The opinions of Tolkien fans on these changes remain mixed. Some prefer the older, more mythic versions, and argue that since the updated material was never published, it is non-canonical (Three Tales can be read either way). Others argue that since we are no longer dealing with outlines, but rather completed stories, we must accept Tolkien’s final verdict on the matter. This latter group also point to his explicit commentary in the posthumous Letters and Essays (1995). Only the BBC’s 2005 attempt to adapt The Lord of the Rings to television has sparked more fandom controversy.
In addition to building off the 1960s material, this period also saw Tolkien revisit pieces he had not touched in over half a century. The Voyage of Eärendil, included in Three Tales, was turned from mere outline into novella during the summer of 1975 – though the hero’s encounter with Ungoliant has attracted criticism that it is too similar to Sam Gamgee’s defeat of Shelob. Voyage is also filled with more religious imagery than other Middle-earth stories, to the point where one commentator has called it Tolkien’s Grail Quest. Then there was the attempted 1976 rewrite of The Fall of Gondolin, which cuts off at the beginning of the battle – thereby forcing its eventual exclusion from Three Tales. When asked about this in a 2007 BBC interview, Christopher Tolkien explained that the problem was the Balrogs: his father struggled to portray a creature on the scale of Durin’s Bane that would fit with the necessities of the Tale. Even the author living to be a hundred could not help.
This last great burst of activity petered out in March 1978, as the 86 year old Tolkien suddenly found himself sidetracked by a vicious legal battle…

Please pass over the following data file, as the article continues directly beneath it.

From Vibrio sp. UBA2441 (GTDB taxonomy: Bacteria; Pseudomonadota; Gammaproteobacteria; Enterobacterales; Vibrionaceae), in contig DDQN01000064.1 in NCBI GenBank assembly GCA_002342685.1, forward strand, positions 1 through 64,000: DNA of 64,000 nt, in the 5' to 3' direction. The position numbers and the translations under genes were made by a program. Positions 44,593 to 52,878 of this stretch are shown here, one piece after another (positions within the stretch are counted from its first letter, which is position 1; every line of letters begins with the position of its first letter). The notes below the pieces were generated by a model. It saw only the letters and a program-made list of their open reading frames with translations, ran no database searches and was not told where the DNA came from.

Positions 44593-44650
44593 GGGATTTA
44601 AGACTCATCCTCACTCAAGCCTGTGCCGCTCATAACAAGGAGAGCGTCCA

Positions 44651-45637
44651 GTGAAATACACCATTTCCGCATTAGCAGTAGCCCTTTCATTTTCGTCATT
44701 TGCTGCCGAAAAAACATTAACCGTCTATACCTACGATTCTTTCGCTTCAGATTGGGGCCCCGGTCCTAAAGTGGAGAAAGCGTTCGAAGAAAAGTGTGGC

The Second Battle for Middle-earth (1978-1981)
Tolkien’s attitude towards his world became far more protective over the course of his life. Long gone was his youthful dream of a mythology for England – one where contributions from other hands and minds were to be welcomed with open arms. Rather, after the Ace Books pirating controversy of 1965 (a controversy that, ironically, had caused his sales to skyrocket in the United States), he began to develop a suspicion of others who might wish to use his work for their own gain. “Lothos and Lobelias everywhere,” he lamented in a November 1976 letter to his son Christopher. “And I fear it is only getting worse.” By now, he had had multiple dealings with “fans” who wished to write sequels to The Lord of the Rings, which only hardened his stance as he grew older.
This was to come to a head with the publication of The Sword of Shannara, by Terry Brooks. A young American lawyer, Brooks had written this book between 1967 and 1974, with heavy “influence” from The Lord of the Rings. Ballantine Books, under editor Lester Del Rey, decided that there might be a market for Tolkienian-flavoured Epic Fantasy, and published the book in 1977. Unfortunately, neither Brooks nor Del Rey had sought Tolkien’s opinion on the subject. If they had, much ugly controversy may have been averted.
Tolkien’s reaction was not immediate. Since the death of his wife Edith in 1971, and more particularly since his own health scare in 1973, Tolkien had become increasingly isolated in his day-to-day life, eventually retreating into the comforts of gardening, Mass, and writing. So lost was he in his expanded rewrite of the Second Age story, Aldarion and Erendis, that despite notifications from American fans, he did not get around to reading Brooks’ book until March the following year. When he did so…